Why ‘Set and Forget’ Male Birth Control Is Key to Overthrowing the Maligned Condom
Futurist says human behavior a critical factor in determining the success of new contraceptive methods.
When we talk about the future of anything, it’s important to remember that there’s not just one direction the future will take, so any advances in scientific research—no matter how exciting, reliable or affordable—will ultimately only be successful if they’re culturally, technologically, legally and politically accepted.
And when it comes to contraception, we also have to remember to distinguish between contraception and sexual health—i.e. preventing pregnancy vs preventing the spread of STIs—and the only product currently available that does both effectively is the much-maligned condom.
Research suggests that the condom isn’t as widely used as it could be because many men don’t like them, but new advances in materials could change that so that condoms actually improve sensitivity, reduce the risk of STI transmission, and enhance the overall sexual experience for everyone.
While science may offer numerous alternatives to the condom for birth control, perhaps the biggest factor is human behavior. Whether it’s a gel or a cream, a fully-reversible surgical procedure, thermal underwear, or a hormonal preventative treatment, for many it’s the unobtrusive, low-intervention, or ‘set and forget’ methods that are likely to be preferred.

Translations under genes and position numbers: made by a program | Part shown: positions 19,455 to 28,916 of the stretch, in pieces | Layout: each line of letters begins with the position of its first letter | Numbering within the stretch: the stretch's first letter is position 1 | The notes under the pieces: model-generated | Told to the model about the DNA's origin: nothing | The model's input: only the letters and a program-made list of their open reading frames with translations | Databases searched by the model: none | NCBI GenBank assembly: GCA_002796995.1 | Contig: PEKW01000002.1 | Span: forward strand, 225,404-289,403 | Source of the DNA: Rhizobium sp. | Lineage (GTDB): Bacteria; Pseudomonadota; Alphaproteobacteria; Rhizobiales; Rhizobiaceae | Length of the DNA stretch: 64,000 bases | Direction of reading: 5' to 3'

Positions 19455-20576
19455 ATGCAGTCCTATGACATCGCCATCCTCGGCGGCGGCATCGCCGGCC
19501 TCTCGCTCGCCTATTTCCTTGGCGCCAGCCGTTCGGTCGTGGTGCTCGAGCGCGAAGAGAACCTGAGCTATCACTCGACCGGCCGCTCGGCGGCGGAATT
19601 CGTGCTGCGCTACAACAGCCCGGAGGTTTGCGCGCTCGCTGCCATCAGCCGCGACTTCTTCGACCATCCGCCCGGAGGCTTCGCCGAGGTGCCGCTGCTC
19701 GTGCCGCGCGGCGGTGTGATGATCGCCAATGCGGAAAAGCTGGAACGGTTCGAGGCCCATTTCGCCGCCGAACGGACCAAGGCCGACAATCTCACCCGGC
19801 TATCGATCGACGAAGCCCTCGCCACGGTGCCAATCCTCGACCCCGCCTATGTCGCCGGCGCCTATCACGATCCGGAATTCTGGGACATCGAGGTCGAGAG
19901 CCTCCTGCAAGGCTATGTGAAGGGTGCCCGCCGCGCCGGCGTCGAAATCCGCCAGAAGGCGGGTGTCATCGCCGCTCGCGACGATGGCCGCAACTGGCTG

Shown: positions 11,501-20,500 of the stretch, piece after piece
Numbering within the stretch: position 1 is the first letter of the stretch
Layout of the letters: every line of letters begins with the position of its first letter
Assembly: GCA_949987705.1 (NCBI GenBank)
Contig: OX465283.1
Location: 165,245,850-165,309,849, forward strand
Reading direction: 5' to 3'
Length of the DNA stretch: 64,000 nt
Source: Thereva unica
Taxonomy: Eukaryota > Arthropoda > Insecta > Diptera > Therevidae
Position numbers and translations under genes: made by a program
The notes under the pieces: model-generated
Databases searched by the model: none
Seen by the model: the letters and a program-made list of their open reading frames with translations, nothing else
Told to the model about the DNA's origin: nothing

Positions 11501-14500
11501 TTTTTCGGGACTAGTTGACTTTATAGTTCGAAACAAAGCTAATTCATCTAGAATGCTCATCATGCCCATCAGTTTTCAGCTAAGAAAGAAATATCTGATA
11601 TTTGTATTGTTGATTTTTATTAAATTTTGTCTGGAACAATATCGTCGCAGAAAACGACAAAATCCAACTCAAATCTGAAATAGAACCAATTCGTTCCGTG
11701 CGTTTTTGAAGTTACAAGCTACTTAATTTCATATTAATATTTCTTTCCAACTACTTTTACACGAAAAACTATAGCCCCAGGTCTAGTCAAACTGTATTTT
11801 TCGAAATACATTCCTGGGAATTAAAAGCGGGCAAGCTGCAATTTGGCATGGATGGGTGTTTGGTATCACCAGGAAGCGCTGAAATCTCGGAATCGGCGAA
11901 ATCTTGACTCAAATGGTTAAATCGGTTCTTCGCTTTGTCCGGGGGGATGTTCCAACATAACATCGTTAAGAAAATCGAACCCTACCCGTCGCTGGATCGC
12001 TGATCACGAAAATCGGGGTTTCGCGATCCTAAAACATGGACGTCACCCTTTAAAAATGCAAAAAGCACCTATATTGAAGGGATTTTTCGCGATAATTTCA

What’s most exciting about male contraception? It's the accompanying cultural change.
Assuming that in a hypothetical near future, male contraception is cheap, safe, and accessible—and profit-producing for large manufacturers—then it’s also fair to assume that women can trust the men they are sexually intimate with to be responsible for controlling their own (men’s) fertility.
And male contraception might just grant agency to those who think fatherhood could be coerced onto them.
According to Dr. Gordon Campbell of Swinburne University, a significant consideration for men is the need to protect their sex partners and loved ones, and their self-evaluation in addition to their own health.
This means that the moral norm for many men is to behave altruistically and this will ultimately influence the choices and decisions many men make.[In my opinion], in the future, simply increasing options for people to have control and autonomy over their sexual and reproductive health isn’t enough.
Population change may put pressure on everyone from governments to sexually active individuals to fully consider the ramifications of controlling their fertility (or not as the case may be).
Increasing men’s contraceptive options may help to balance the responsibility for fertility (and relieve women of most of the burden of pregnancy).
But wouldn’t it be better if we envisaged a future in which all people and organizations were fully aware of the responsibility and risk of not being fully prepared for pregnancy?
Image sources: Reproductive Health Supplies Coalition